The event was located at a trendy restaurant/bar in Times Square. I was wearing a name-tag that indicated I was from The Firm. Twice, I explained that I was not a lawyer, but a lawyer’s wife. The third time I was asked, I went with it and explained I was indeed a busy and important attorney who traveled to New York often for business. The children were home with the nanny and I was, of course, exhausted, and I had left my business cards in my office. It’s quite easy to play busy and important. After becoming tired of lying, I found a safe, dark corner to hide in.

Afterward, we went out with John’s friend and client to one of Bobby Flay’s restaurants, also in Times Square. Here’s where it gets icky. We ordered a two-tiered tray of raw seafood. Clam, oysters, mussels, shrimp, crayfish, lobster, crab: raw. Not cooked. Slimy and slippery and slidy down the throat. I’m still here, so apparently this whole cooking our food thing is just another big huge time-waster.

Business was over by Friday, and Holly-time began. I dragged John to Rockefeller Center for an NBC tour and a trip up to the observatory deck. This didn’t happen. The frugal tourist DOES NOT pay $35 to schlep around Rockefeller center. The frugal tourist makes up her own tour. I dragged John all over Manhattan on “Holly’s Literary Tour 2010!!!!” It’s as exciting as it sounds! We hit used bookstores, the Strand, and famous literary landmarks. For lunch, we ate at the White Horse, the very same pub where Dylan Thomas drank himself to death. In fact, I sat in the very same seat where he had his final drink. To be cautious, I ordered a diet pepsi. Quite frankly, I’m surprised the pub still retains its liquor license after what happened to Dylan Thomas.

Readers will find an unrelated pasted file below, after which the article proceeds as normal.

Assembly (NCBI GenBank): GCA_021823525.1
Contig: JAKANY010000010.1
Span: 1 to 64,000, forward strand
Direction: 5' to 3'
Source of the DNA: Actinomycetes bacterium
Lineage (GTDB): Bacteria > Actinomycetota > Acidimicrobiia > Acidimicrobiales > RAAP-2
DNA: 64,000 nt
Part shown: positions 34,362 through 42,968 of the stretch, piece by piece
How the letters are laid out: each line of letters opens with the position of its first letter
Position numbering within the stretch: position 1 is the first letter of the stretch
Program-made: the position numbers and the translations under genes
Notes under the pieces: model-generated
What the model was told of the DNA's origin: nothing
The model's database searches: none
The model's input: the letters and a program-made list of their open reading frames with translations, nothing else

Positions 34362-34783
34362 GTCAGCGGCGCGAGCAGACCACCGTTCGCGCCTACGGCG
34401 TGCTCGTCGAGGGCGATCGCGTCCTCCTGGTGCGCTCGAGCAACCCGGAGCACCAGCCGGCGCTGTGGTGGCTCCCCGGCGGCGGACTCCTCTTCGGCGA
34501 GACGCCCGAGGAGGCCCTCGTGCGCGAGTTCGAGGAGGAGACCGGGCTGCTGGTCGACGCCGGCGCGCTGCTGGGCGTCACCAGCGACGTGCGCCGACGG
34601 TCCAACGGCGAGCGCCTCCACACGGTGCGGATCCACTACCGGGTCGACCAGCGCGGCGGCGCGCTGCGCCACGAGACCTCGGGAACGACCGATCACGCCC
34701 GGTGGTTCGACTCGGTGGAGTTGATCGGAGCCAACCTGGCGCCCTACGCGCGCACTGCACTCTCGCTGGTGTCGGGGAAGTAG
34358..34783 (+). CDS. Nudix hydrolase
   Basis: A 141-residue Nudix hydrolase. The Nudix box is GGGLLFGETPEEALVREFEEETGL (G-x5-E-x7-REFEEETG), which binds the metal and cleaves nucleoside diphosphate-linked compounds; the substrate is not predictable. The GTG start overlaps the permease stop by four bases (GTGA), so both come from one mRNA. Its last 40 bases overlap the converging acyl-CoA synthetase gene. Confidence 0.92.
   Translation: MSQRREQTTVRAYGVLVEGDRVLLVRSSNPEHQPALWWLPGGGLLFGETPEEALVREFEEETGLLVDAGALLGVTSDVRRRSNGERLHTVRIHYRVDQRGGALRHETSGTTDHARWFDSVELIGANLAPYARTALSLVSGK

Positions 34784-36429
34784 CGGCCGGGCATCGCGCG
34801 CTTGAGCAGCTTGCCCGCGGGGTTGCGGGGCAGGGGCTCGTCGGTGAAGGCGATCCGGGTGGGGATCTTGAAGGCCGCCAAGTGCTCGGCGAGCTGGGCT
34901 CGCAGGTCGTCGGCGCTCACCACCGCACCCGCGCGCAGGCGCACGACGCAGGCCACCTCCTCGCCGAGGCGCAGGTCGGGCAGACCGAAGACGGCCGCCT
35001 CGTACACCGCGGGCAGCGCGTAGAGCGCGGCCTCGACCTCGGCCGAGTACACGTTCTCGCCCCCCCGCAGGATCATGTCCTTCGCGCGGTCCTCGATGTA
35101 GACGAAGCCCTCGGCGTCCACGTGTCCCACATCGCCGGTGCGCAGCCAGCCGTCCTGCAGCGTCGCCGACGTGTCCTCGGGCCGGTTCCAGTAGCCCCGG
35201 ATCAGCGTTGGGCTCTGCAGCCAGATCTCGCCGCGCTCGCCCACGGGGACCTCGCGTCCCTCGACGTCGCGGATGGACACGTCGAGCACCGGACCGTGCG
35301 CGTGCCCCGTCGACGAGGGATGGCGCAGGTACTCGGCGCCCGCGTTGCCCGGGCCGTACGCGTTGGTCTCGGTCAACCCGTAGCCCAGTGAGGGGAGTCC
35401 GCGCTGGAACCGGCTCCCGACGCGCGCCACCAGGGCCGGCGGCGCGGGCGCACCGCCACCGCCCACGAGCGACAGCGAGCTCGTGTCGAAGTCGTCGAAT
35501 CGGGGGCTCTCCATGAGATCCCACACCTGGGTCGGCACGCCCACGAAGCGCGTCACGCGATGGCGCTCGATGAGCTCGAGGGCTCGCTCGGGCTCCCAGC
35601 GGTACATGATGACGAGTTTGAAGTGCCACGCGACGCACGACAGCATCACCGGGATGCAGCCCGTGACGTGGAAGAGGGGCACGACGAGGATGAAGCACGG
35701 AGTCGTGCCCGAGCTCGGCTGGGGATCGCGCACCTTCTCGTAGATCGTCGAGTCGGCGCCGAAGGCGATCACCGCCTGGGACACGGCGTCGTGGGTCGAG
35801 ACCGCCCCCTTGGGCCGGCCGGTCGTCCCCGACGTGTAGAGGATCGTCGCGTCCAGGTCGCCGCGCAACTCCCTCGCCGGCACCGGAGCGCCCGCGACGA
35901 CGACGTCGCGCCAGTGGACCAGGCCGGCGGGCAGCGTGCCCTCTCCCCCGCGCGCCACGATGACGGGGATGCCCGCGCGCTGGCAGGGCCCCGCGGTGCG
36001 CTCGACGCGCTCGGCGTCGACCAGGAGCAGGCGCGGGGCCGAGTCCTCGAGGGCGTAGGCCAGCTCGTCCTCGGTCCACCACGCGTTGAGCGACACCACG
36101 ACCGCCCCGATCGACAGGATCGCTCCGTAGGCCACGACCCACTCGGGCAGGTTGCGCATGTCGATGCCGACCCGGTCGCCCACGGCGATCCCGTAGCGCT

Later, we stopped for a drink at Pete's Tavern, the OLDEST establishment of its kind in NYC. In this tavern, O’Henry penned the famous story “The Gift of the Magi.” You know the tale. The wife sells her hair to buy her husband a watch band. The husband sells his watch to buy his wife barrettes. It’s all ironic and a little tragic, but hey. They love each other. And that’s the important thing.